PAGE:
Okay, so I have this gig on August 4 in Driggs.  And I need an amp to play it: something that will allow me to project harp and vocals in a room with 50-80 people, all of them drinking.  (It’s a wine tasting.)  I have the gear in Connecticut, but I’m out in Idaho, don’t know a lot of folks, and there are not a lot of places to buy amps, believe me.

I ordered a Peavey KB2 keyboard amp from one online dealer, who not-so-helpfully listed the amp as in-stock, but neglected to say that the amp was on backorder with delivery expected around August 9.  Once I found that out, I started looking around all the online dealers.  Know what? Practically nobody had a KB2.  What, did everybody in the world decide they needed a KB2 at the same time?  Must be one hell of an amp, man.  Too bad I can’t get one…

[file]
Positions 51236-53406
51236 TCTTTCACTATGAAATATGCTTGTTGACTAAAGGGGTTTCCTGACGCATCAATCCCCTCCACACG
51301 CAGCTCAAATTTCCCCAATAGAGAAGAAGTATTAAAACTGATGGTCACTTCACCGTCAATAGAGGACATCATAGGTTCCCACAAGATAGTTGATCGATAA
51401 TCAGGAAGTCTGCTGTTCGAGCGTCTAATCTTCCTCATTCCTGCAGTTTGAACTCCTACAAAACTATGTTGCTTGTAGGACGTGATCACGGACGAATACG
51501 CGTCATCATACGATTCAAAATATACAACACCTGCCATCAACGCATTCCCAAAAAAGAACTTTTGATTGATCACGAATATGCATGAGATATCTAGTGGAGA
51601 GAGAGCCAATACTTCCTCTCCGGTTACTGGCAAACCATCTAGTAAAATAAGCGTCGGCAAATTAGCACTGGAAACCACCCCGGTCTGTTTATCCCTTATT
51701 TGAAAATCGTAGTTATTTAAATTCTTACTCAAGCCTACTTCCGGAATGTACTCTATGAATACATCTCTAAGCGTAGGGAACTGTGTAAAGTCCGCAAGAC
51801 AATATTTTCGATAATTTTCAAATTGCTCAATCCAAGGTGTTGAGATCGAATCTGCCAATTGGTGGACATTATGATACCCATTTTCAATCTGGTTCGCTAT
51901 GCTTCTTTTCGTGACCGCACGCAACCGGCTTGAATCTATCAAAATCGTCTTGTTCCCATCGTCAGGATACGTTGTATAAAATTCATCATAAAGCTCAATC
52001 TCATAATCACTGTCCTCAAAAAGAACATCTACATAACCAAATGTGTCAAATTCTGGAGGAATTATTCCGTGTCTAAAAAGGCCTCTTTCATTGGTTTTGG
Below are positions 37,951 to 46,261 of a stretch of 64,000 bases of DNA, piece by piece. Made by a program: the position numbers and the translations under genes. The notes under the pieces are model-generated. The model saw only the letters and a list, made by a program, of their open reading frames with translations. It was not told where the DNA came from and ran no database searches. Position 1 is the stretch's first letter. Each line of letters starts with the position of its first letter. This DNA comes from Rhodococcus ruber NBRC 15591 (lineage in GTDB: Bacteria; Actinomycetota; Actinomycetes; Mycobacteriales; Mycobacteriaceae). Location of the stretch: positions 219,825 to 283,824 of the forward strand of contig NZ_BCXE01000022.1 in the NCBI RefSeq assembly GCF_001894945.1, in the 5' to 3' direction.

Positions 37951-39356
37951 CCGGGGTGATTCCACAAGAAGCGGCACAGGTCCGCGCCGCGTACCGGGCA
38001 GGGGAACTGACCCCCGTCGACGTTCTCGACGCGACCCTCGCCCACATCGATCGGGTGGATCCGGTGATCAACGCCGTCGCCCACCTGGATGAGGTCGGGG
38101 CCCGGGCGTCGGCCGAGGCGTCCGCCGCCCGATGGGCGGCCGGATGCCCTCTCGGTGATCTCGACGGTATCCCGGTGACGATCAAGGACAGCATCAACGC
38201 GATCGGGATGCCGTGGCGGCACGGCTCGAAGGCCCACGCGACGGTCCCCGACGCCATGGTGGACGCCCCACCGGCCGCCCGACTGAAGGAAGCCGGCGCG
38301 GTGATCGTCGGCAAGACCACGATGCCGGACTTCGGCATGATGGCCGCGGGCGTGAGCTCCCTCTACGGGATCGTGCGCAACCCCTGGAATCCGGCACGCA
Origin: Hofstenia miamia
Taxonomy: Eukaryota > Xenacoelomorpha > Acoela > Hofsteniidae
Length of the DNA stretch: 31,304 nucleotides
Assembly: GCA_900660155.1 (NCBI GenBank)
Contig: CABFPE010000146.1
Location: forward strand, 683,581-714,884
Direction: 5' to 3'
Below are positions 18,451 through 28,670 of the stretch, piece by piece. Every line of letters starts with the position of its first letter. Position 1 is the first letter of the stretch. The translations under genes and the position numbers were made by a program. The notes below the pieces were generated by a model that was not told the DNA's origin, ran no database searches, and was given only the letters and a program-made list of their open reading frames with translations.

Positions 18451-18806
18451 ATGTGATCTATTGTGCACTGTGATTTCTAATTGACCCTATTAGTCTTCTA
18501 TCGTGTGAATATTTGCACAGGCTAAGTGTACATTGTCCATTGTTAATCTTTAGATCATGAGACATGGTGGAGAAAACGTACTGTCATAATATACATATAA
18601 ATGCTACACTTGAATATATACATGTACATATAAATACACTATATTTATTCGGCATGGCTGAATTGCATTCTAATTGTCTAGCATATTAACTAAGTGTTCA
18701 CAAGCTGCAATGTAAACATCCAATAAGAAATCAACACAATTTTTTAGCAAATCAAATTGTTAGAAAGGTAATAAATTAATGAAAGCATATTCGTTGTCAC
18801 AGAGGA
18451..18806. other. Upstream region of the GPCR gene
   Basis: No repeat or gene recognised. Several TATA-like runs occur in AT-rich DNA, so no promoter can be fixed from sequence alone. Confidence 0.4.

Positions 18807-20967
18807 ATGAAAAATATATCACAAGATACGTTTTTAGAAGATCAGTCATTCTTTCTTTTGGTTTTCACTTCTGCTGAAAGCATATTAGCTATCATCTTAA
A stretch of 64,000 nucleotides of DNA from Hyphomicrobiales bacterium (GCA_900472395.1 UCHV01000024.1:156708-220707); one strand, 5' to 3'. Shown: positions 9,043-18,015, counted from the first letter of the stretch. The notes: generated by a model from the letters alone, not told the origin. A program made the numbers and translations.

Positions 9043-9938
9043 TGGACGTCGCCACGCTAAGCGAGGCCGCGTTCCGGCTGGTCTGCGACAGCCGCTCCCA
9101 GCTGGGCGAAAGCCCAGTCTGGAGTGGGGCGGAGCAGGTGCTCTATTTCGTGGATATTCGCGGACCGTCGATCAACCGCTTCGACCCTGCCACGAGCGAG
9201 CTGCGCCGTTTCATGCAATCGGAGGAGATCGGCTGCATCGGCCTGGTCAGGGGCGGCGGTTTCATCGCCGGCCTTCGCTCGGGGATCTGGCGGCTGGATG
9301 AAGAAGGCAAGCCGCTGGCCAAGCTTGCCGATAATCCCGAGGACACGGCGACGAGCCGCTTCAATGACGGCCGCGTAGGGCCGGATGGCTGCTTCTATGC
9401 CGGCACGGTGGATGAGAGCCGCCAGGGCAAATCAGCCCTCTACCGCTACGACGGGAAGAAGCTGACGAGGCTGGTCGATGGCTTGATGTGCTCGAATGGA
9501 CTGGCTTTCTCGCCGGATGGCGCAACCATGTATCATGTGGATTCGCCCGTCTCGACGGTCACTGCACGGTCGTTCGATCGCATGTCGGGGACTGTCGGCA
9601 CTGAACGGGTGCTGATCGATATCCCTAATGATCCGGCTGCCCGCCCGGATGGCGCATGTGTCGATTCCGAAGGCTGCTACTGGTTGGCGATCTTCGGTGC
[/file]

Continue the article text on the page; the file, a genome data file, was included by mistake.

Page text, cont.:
I started to get desperate.  I had figured on buying a relatively small amp to perform in relatively small rooms, but it looked like I was going to have to double down on the cost and get something much bigger.  And a lot of the extra cost was the cost of delivery overnight.  

Finally, I found a dealer in Idaho Falls, about 75 miles away.  What do you know–he had a KB2, and he was willing to sell it for the online price.  And I could get it delivered overnight for another $20.  (Idaho to Idaho, no plane involved.)  Mike’s Music in Idaho Falls is my new favorite gear dealer.

So I got lucky.  But the real moral of the story is: don’t wait until 3 days before the gig to find out whether you have an amp.

Tomorrow night I set up the bass loops for all the tunes I’m playing with accompaniment.  Stay tuned for that story.  I’ve already listed out every tune I can play solo, with and without the looper engaged–the total was 37 pieces.  Should be enough for a 2-hour gig, even if I play them all fast, huh?